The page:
On February 16, Algerian President Abdelaziz Bouteflika since 1999 announced his candidacy for a fifth term – despite unable to perform the duties of his office since becoming ill in 2005, especially after a debilitating 2013 stroke.
Large-scale daily protests followed his announcement. Others occurred last December against a fifth term in office.
Organized via social media in Algerian cities, protests rallied against him since mid-February. In the country’s Algiers capital, they’ve been the largest in many years – in a nation where street protests are banned.
According to human rights activists, around 800,000 rallied against him on February 22. On February 24, he was hospitalized in Geneva, Switzerland.
March 3 was the deadline for presidential aspirants to formally announce their candidacy for the nation’s highest office. On March 1, Dzair News television reported that around one million rallied in Algiers against Bouteflika’s candidacy.
Yet on March 3, he announced he’d stand for a fifth term despite strong public opposition. Large-scale protests against him continued, including calls for other candidates to withdraw.
Until March, Algerian media largely ignored street protests. When state TV covered them, protesters were criticized. France’s Le Figero called anti-Bouteflika demonstrations a humiliation for the president and his government.
On March 11 after returning from Geneva, he announced his withdrawal from the race, postponing the April 18 election indefinitely.
On the same day, the Algiers Herald reported the following, saying:
The nation’s “dictatorial regime has opted for the postponement of the election without setting a timeline for the next election, which will likely result in Bouteflika remaining president until his death,” adding:
Regime opponents consider his announcement “a constitutional coup.” The Algerian Constitution only permits postponing an election in time of war, not applicable to things in the country now.
Bouteflika’s announcement challenged popular sentiment, along with violating the country’s Constitution.
He nominated Noureddine Bedoui to serve as prime minister – perhaps his choice to succeed him as president when he formally steps down or dies in office.
On April 28, his legitimacy as president will end. Following Algerian League for the Defense of Human Rights (LADDH)/National Committee for the Defense of the Rights of Unemployed (CNDDC) member Hadj Ghermoul’s demand for “no…fifth term” for Bouteflika, he was arrested and sentenced to six months imprisonment – part of an attempt to quash protests against another term in office.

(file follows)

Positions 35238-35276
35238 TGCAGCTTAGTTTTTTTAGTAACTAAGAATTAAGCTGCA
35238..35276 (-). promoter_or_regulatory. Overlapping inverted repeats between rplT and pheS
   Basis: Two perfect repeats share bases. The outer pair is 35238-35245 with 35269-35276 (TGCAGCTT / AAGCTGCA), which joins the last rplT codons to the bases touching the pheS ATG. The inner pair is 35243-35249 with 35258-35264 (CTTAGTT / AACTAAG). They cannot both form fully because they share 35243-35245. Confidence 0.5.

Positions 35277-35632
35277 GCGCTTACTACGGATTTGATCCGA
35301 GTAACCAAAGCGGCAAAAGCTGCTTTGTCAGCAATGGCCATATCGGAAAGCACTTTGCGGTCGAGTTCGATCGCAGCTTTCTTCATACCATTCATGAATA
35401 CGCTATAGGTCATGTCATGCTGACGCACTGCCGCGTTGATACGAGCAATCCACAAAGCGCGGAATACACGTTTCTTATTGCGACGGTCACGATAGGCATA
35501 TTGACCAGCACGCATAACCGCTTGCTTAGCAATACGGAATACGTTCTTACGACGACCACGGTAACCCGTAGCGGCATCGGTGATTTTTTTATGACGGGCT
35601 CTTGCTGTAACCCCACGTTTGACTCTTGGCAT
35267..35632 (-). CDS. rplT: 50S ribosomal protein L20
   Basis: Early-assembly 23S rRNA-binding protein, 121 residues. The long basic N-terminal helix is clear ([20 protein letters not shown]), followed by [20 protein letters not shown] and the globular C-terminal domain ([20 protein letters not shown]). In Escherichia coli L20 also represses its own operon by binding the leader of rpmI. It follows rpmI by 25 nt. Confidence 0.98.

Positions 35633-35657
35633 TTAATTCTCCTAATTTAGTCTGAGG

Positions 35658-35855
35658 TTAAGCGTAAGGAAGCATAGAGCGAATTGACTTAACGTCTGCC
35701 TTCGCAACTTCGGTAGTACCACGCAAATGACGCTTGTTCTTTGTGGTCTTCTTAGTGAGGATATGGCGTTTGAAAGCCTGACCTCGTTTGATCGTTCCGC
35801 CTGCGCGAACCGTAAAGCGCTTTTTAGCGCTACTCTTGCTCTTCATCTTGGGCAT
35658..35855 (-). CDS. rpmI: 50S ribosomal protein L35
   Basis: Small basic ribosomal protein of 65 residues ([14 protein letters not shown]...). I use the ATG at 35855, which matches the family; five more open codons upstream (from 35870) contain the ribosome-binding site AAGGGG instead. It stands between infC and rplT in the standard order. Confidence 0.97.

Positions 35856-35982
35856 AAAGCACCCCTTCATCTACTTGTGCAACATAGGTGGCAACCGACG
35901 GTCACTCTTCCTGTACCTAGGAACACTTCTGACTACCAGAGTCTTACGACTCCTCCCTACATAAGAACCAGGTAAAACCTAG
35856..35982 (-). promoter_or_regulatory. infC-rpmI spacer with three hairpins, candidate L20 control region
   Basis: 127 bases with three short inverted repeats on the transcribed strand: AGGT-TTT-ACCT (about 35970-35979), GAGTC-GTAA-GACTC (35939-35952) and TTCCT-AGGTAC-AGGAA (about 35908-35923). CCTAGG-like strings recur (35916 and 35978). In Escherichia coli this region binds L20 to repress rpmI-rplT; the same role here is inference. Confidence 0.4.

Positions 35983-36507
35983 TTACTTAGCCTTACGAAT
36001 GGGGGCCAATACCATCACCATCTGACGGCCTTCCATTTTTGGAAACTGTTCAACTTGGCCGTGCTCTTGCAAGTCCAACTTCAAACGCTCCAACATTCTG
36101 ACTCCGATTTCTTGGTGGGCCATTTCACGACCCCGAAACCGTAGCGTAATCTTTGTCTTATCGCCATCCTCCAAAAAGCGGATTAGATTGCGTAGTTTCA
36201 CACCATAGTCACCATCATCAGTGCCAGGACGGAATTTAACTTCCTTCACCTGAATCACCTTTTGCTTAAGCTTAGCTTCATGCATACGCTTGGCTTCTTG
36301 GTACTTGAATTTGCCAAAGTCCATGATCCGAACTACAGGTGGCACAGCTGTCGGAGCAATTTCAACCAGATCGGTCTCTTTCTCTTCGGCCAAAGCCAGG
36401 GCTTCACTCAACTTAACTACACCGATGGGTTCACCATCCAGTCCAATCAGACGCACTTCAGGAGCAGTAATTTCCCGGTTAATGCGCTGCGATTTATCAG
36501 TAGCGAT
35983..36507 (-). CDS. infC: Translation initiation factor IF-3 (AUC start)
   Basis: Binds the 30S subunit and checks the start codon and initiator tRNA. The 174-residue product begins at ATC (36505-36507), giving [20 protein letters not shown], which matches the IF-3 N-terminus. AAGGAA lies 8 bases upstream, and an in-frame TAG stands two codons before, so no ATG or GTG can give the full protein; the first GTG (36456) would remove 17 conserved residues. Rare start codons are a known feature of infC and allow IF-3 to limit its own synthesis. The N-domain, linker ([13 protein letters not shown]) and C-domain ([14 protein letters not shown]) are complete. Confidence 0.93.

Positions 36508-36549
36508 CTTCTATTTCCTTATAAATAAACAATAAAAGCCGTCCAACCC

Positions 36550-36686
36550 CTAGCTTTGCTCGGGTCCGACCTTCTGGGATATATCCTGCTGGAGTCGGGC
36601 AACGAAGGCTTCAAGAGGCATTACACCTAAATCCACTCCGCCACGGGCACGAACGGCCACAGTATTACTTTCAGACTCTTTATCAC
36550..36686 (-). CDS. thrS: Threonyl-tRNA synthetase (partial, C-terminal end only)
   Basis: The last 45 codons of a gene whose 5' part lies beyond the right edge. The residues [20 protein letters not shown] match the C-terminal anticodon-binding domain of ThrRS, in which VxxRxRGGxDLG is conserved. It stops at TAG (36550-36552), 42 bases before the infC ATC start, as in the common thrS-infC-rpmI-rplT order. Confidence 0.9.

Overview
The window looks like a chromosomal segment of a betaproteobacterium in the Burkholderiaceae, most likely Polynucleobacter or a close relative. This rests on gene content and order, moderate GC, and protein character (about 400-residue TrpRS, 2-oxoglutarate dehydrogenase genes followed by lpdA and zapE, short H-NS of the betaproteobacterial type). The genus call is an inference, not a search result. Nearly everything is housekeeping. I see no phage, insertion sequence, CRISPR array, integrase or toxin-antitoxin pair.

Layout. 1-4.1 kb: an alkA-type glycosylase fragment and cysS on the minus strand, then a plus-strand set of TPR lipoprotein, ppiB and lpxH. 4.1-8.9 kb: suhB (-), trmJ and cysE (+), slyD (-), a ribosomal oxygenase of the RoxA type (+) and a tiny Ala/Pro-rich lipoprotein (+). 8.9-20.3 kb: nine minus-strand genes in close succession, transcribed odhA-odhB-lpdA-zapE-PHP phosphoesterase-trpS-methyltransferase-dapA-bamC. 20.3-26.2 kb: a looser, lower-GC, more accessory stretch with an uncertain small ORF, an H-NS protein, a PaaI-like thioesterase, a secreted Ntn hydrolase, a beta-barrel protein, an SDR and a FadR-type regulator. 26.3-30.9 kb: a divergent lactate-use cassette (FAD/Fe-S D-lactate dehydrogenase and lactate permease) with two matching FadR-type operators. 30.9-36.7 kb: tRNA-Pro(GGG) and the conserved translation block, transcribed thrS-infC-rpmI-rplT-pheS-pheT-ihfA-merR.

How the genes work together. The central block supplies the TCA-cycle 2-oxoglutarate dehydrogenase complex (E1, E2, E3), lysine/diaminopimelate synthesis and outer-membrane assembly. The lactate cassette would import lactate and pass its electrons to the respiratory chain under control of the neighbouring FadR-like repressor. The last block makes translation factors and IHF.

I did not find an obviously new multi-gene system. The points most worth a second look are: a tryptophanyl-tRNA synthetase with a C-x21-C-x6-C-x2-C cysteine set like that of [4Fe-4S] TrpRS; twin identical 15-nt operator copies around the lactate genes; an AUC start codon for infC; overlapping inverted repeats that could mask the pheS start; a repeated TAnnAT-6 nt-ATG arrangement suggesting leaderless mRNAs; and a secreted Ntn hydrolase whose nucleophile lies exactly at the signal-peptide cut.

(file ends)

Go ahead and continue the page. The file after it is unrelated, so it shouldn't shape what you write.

He aims to retain power directly or indirectly until passing – despite popular sentiment opposing his “mandate of shame.”
Days before postponing the election indefinitely, a statement on his behalf said he “listened and heard the heartfelt cries of the demonstrators,” yet remains a “candidate for the next presidential election.”
Opposition elements mocked him, saying “(w)e have two plans: plan A, for Abdelaziz (his first name). And plan B, for Bouteflika!”
Plan C came on Monday, Bouteflika saying:
“There will be no fifth term. There was never any question of it for me. Given my state of health and age (82), my last duty towards the Algerian people was always contributing to the foundation of a new republic.”
He hasn’t made a public speech since 2013. Over 1,000 judges said they wouldn’t oversea the presidential election with him as a candidate.
Known as “the pouvoir (the power)” since 1999, his formal days in office may be numbered – wanting immunity for crimes in office from whoever succeeds him while still alive.
He governs like Turkey’s Erdogan and Egypt’s el-Sisi, though frail and incapacitated without without their vigor and public posture.
No matter. Underlings enforce his brutal rule though it’s unclear who’s really in charge given his precarious state. Algerians can be imprisoned for “offending the president, “insulting state officials,” or “denigrating Islam.”
Like the US, other Western nations and Israel, Algerian “democracy” is pure fantasy. Hardline regime rule runs the country under Bouteflika, whoever succeeds him in power, and the country’s military.
Note to readers: please click the share buttons below. Forward this article to your email lists. Crosspost on your blog site, internet forums. etc.
Award-winning author Stephen Lendman lives in Chicago. He can be reached at [email protected]. He is a Research Associate of the Centre for Research on Globalization (CRG)
His new book as editor and contributor is titled “Flashpoint in Ukraine: US Drive for Hegemony Risks WW III.”
Visit his blog site at sjlendman.blogspot.com.